Burning Man hardly needs an introduction—the annual festival has become so thoroughly ingrained in mass culture that even your boring elderly relatives are complaining about Jack Ü performing. Still, we’d stop short of calling it “mainstream,” even if there were around 70,000 participants this year.

But maybe 70,000 people is too much for you, or maybe you were stuck in boring old Japan while everyone else was having a blast with Skrillex “on the Playa.” If so, we have good news: There’s still time to plan your trip to Japan’s version of Burning Man, Burning Japan!

Though Burning Man has been going strong for decades, Burning Japan is still quite young. In fact, the first event was held just a few short years ago in 2012! Nevertheless, Burning Japan, which is to be held in Tochigi Prefecture this year, has drawn participants from all over the country.

▼ Including some industrious hammock makers!

▼ As well as…um…interspecies babysitters?

The event aims to uphold the 10 principles of Burning Man, including a spirit of self-reliance, gifting, leaving no trace, and decommodification. While there’s clearly a strong “party” vibe to Burning Japan, everyone is welcome and you can find families with small children participating in the festivities, which include music, fireworks, dancing, a foam party, and of course fire in the form of the immolation of a giant wooden phoenix.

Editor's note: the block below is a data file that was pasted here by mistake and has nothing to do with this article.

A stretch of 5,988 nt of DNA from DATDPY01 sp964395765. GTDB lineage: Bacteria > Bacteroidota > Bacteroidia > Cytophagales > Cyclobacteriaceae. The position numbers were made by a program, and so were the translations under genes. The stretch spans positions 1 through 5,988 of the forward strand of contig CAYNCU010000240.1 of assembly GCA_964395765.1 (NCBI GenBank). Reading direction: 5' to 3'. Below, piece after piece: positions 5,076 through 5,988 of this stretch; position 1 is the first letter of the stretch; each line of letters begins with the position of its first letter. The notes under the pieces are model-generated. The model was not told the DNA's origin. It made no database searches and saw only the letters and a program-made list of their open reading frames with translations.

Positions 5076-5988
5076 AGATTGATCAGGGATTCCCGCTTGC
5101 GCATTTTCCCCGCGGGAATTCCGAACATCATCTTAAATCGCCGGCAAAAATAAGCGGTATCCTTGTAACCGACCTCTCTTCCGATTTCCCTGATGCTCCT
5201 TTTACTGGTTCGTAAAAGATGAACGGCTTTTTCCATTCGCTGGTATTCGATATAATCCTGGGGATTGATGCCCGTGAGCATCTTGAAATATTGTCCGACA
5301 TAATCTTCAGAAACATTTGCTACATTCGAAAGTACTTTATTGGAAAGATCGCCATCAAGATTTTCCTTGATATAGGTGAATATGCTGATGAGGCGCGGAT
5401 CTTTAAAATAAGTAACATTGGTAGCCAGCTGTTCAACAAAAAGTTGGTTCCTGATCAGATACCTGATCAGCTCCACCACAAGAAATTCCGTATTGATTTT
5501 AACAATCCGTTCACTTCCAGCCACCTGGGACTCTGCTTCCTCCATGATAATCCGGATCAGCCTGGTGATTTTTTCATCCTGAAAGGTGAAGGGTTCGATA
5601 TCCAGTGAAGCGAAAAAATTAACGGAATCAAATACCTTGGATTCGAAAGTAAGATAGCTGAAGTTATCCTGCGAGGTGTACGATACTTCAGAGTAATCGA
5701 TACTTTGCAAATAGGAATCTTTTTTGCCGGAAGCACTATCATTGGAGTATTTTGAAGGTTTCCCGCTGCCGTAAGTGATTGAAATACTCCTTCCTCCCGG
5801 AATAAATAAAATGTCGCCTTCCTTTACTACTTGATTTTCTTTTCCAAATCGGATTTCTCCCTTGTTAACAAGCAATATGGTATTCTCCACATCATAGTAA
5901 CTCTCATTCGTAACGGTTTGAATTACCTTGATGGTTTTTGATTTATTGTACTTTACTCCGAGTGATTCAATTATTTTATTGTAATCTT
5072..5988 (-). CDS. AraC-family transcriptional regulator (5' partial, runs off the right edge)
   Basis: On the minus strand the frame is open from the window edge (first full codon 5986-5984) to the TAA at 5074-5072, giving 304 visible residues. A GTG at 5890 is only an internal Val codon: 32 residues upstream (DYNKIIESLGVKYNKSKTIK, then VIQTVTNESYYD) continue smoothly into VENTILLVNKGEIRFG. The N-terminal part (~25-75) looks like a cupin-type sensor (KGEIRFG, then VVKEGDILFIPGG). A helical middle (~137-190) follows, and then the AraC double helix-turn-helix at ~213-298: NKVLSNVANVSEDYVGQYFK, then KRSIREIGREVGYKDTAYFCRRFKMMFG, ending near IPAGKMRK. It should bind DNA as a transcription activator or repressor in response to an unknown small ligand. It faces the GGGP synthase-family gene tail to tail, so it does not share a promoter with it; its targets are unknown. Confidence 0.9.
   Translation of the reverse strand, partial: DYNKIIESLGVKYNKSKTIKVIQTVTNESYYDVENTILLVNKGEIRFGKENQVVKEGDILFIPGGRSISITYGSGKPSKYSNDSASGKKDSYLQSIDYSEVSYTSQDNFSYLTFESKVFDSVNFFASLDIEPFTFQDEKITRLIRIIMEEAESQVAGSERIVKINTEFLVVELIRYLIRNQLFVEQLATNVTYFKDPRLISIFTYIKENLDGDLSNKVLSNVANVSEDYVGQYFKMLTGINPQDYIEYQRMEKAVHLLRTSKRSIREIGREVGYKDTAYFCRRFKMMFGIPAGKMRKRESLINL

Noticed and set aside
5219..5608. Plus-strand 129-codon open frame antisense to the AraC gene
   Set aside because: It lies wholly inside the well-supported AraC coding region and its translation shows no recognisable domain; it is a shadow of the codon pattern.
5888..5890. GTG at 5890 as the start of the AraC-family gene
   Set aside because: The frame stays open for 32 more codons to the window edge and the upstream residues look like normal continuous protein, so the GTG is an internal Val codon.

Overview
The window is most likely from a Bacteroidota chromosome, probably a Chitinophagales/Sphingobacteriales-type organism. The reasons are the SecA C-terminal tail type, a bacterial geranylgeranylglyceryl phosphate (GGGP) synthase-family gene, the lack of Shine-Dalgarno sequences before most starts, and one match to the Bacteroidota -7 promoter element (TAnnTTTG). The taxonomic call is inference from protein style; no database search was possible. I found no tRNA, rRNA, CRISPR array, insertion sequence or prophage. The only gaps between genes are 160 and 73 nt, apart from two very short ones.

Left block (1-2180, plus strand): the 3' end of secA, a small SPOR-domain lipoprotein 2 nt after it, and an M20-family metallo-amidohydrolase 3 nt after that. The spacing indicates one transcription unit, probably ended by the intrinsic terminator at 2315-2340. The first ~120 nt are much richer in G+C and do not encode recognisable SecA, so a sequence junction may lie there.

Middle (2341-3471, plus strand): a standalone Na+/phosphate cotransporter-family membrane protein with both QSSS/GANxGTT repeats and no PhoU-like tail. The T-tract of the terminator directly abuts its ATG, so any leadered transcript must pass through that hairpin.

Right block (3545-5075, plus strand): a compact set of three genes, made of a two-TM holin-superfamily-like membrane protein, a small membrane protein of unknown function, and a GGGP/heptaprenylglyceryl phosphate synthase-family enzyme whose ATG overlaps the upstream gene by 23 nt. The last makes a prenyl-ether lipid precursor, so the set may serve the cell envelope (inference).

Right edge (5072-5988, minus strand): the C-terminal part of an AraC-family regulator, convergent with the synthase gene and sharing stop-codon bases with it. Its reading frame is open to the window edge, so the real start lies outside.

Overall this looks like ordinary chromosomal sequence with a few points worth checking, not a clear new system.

▼ Some people also play with swords, apparently.

▼ A group photo from 2013

Like Burning Man, Burning Japan is held out where the stars can actually be seen at night, though last year Burning Japan was actually held on a beach in Chiba instead of in the middle of a desert! This year, it looks like the event has been moved to a rural but green area in Tochigi. There may not be an ocean right next door, but we imagine you can still see the stars.

▼ A photo of this year’s venue

▼ One 2014 participant standing on the beach

▼ Did we mention foam parties?

You can learn more about the event at the official Burning Japan website, which has both English and Japanese versions as well as a fairly detailed FAQ. You can also find a few hundred photos on their Facebook and Flickr pages. Tickets cost 7,800 yen (about US$65) until September 18 and will cost 8,800 yen (roughly $73) when Burning Japan actually starts on the 19th.

▼ You’ll be able to dance all night…

▼ …and all day!

The nearest station is Iwafune Station on the Ryoumou Line, which is about a 10–15-minute walk from the camp site. You can also drive and park at Burning Japan, though it costs 2,000 yen (about $16) for parking.

Event Information
Burning Japan
Address: Tatamioka, Iwafune-cho, Tochigi-shi, Tochigi prefecture, JAPAN 329-4309
日本, 〒329-4307 栃木県栃木市岩舟町静 岩船山
Dates: September 19 (Saturday) to September 22 (Tuesday)

▼ Promotional video made with footage from Burning Japan 2014

Sources: Burning Japan, Facebook (Burning Japan)
Images: Facebook (Burning Japan)